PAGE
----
Robin D.G. Kelley on Monk

“You know, anybody can play a composition like [“Body and Soul”] and use far-out chords and make it sound wrong. It’s making it sound right that’s not easy.”

This quote from Thelonious Monk, from a 1961 interview is, fittingly, the last word in Robing D.G. Kelley’s masterful  biography Thelonious Monk: The Life and Times of an American Original (Free Press). It not only sums up Monk’s philosophy on music, but becomes a prevailing theme throughout Kelley’s meticulously researched tome. Over the course of 500 pages, two appendices, and 99 pages of detailed notes, Kelley works tirelessly and achieves the herculean goal of “righting” Monk’s legacy, by challenging the still-persistent notion that Monk was a reclusive savant who barely interacted with the world and could only communicate through his music. “The myth is as attractive as it is absurd,” Kelley admits in the introduction, before taking a hammer to it: “The truth is, Thelonious Monk possessed an impressive knowledge of, and appreciation for, Western classical music, not to mention an encyclopedic knowledge of hymns and gospel music, American popular songs, and a variety of obscure art songs that defy easy categorization. For him, it was all music.”

The fact that Kelley’s thesis is a new take on Monk, speaks to a fascinating and troubling issue that he plumbs relentlessly throughout the book. The mystification of Monk, nearly universal in his lifetime and still very present today, has complex origins ranging from simple ignorance to downright racism. Kelley examines both in a way that eschews an ideological reading and paints an often-dark portrait of 20th-Century America through the eyes of one of its under-appreciated geniuses.

Kelley’s skills as a researcher shine throughout The Life and Times of an American Original. Unprecedented access to the Monk family, including Thelonious’ wife Nellie who passed away in 2002, and the family’s extensive archive of photographs and home recordings add immeasurably to the narrative, as do contemporaneous press reports and personal accounts that Kelley tirelessly tracked down over more than a decade of research. Equally impressive is Kelley’s ability to weave such copious findings into a tight and riveting narrative. The result is a loving portrait and stark rebuttal of criticism that Monk received during his lifetime and up to the present.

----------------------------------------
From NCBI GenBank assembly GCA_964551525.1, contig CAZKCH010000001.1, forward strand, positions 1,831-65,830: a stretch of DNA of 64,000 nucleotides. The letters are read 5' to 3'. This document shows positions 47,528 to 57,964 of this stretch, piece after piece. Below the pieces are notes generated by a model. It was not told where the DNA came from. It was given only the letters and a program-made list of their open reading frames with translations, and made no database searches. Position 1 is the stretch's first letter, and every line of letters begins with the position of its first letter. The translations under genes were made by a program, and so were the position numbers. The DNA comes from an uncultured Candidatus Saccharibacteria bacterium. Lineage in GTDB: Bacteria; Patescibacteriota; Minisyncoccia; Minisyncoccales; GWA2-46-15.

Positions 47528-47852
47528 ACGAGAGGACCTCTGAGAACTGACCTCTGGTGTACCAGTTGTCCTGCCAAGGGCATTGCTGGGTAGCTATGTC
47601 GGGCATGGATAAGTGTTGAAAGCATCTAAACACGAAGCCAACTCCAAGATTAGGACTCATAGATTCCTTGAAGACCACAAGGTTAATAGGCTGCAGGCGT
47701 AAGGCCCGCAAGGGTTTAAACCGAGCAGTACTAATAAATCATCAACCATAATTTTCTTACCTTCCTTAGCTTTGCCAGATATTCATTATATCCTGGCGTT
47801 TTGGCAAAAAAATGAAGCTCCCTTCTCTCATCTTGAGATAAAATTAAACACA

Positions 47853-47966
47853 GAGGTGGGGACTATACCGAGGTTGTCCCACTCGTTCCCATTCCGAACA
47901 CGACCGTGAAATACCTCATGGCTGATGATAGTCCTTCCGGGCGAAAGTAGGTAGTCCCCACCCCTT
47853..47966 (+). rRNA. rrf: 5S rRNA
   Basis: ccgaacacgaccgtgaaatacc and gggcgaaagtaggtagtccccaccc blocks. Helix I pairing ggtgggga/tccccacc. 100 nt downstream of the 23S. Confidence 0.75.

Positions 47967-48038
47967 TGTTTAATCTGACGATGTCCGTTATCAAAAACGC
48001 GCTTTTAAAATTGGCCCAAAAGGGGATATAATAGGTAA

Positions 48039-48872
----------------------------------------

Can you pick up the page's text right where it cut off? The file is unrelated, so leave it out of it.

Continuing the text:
From the odious, “The entire body of resources of Western man relating to the playing of the piano, which dates back to the sixteenth century, remains unknown to Thelonious Sphere Monk for the simple reason that Monk is not Western man. He is Black man,” written by  pianist, critic John Menegan in 1963, to pianist Bill Evans’ loving, but ill-informed statement that Monk lacks “exposure to the Western classical music tradition or, for that matter, comprehensive exposure to any music other than jazz and American popular music,” Kelley illustrates the widely divergent currents that Monk had to navigate throughout his career. By directly comparing statements like these in the text, Kelley reveals the arguably radical — and to my mind, correct — idea that both venomous and merely ignorant statements were equally destructive to Monk. Even the great Quincy Jones partakes in the mystification in a 1965 interview with Valerie Wilmer, “He is not familiar with many classical works, or with much life outside himself, and I think because of this he did not create on a contrived or inhibited basis.”

Kelley’s refusal to accept the Monk myth, along with his insatiable curiosity and towering intellect led him on a 14-year journey to produce what is one of the finest jazz biographies ever written.

Beginning with a detailed and painful illumination of the enslavement that Monk’s ancestors endured in the 19th Century — Kelley opens the first chapter by juxtaposing Thelonious with Julius Withers Monk, who too was achieving fame in the late fifties in NYC, and whose great-grandfather had enslaved Thelonious’ great-grandfather a century earlier — Kelley traces the remarkable ascent of the Monk family, facilitated in large part by Thelonious’ mother Barbara. Leaving her husband (Thelonious’ father) behind in Rocky Mount, North Carolina, Barbara brought her three young children to NYC in the early 1920’s to give them a better life.